By Stirling Edgewood
Bear the Ember, Chapter 12: Wild Goose Space
“What did you do to our star?” she demanded.
He was hoping the previous day’s mishap had taken some of the steam out of her boiler, but unfortunately, it seemed to only stoke her to bolder flames.
“Uh, I observed it?” he offered weakly. “Or, at least, I tried.”
“Well,” she barked, “some amateur astronomer in some godforsaken backwater reported our star went missing, and now I’m getting calls from bureaucrats, newspapers, politicians, and, most importantly, our grant-writing agency! We are supposed to be the foremost experts here! This is our star! Now what happened to it?”
“It disappeared,” he replied flatly.
“I know that!” she shot back. “But why? How did it happen?”
He shrugged helplessly. “How could I know?”
“Some kook on the news claims it got swallowed by a black hole! He says it’s heading our way and is going to eat us next!”
“Seems plausible,” he observed calmly.
“A planet-eating black hole is absolutely not heading our way!” she shot back sharply. “Now the media hounds at interplanetary sensing node 56 are coming out with speculation that it’s being blocked by a cloud of interstellar gas. I thought you said there were no clouds?” she asked accusingly.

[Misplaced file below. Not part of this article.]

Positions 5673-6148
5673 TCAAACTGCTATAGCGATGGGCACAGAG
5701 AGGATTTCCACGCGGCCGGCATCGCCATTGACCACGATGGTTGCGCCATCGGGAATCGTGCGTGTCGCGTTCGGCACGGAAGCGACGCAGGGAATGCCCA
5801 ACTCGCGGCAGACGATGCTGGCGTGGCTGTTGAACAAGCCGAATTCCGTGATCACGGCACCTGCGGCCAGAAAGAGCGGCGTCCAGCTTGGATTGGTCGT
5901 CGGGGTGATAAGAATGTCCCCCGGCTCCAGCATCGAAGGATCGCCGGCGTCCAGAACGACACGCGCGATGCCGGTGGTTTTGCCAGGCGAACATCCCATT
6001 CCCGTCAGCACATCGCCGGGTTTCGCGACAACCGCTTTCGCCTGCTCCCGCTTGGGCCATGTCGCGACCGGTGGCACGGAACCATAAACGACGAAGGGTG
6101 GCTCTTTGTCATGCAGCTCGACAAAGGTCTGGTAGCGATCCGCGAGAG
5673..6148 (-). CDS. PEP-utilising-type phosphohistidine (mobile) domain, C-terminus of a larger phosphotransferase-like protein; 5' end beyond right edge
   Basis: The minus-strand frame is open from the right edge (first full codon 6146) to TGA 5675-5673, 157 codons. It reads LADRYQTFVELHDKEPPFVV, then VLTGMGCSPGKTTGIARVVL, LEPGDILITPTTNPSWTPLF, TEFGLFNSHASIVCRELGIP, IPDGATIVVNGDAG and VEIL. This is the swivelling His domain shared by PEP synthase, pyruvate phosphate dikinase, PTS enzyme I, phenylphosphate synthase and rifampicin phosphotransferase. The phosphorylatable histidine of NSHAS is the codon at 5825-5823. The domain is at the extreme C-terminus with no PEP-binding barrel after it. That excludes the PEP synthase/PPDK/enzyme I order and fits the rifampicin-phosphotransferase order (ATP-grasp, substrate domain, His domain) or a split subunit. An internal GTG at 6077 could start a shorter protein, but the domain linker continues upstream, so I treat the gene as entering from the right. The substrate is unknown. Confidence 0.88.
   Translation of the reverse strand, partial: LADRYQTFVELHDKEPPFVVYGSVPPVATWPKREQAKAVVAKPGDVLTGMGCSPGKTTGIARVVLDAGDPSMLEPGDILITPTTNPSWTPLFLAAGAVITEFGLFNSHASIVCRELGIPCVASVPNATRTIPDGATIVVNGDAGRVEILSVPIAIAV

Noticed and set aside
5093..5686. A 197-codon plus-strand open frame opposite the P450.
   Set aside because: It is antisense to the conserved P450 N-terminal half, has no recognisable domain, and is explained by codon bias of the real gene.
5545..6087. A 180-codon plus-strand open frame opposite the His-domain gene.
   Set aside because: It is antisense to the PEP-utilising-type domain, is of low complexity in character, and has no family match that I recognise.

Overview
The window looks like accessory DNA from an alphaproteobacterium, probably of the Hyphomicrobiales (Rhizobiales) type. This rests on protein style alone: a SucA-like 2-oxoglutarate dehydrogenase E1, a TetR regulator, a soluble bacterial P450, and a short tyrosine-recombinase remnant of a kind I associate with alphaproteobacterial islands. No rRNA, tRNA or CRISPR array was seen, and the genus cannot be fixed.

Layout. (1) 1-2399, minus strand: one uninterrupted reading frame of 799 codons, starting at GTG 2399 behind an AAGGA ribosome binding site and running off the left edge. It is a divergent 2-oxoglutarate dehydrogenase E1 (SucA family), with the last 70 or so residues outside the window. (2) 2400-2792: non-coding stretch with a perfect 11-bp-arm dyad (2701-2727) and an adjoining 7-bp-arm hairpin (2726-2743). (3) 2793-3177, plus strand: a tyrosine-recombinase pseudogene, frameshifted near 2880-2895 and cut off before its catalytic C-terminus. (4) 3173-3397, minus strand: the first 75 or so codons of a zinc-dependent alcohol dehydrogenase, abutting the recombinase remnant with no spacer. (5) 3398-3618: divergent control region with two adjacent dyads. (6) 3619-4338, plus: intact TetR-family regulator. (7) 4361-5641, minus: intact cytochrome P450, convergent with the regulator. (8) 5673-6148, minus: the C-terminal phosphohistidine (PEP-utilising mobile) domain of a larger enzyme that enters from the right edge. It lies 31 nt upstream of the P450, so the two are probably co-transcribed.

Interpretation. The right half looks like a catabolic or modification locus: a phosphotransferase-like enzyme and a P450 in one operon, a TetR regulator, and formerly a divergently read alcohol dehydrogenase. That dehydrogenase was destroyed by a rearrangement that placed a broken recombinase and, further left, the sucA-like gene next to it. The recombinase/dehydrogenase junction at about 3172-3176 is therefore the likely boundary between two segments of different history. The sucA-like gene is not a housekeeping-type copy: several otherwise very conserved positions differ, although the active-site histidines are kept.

“No, please, not clouds again,” he begged.
“No, it’s not clouds,” she informed him. “It can’t be clouds. Node 65 is just trying to steal our spotlight with their bogus cloud theory.”
“I thought you said node 56?” he asked meekly.
“It doesn’t matter which node! I’m sure node 65 is cooking up some idiot story too. We need something better to keep them out of the press. Now, what made our star disappear?” she demanded again.
“Uh…” he paused.
“Something bigger, more spectacular than clouds!” she said longingly. “But not too spectacular, we don’t want to cause a panic.”
“How about… aliens? First contact?” he offered sheepishly.
“Ugh!” she shouted dejectedly, “definitely not aliens! No one will ever believe that! Besides, that always causes a panic in the movies. Now come up with something more believable. “
“Well…” he paused.
“What is it?” she barked out.
“Uh, if, um, maybe I could have more telescope time, I, uh, might be able to collect more data, which can be used to generate a hypothesis–“
“There is no time for that!”
“–backed by observations, rather than simple speculation. None of the other nodes have that.” She considered for a moment, then grudgingly let out “Fine. Every telescope on the planet is probably pointed in that direction now anyway. Make your observations, but make them fast. I need something within the hour. We’ll show those node 42 busybodies.”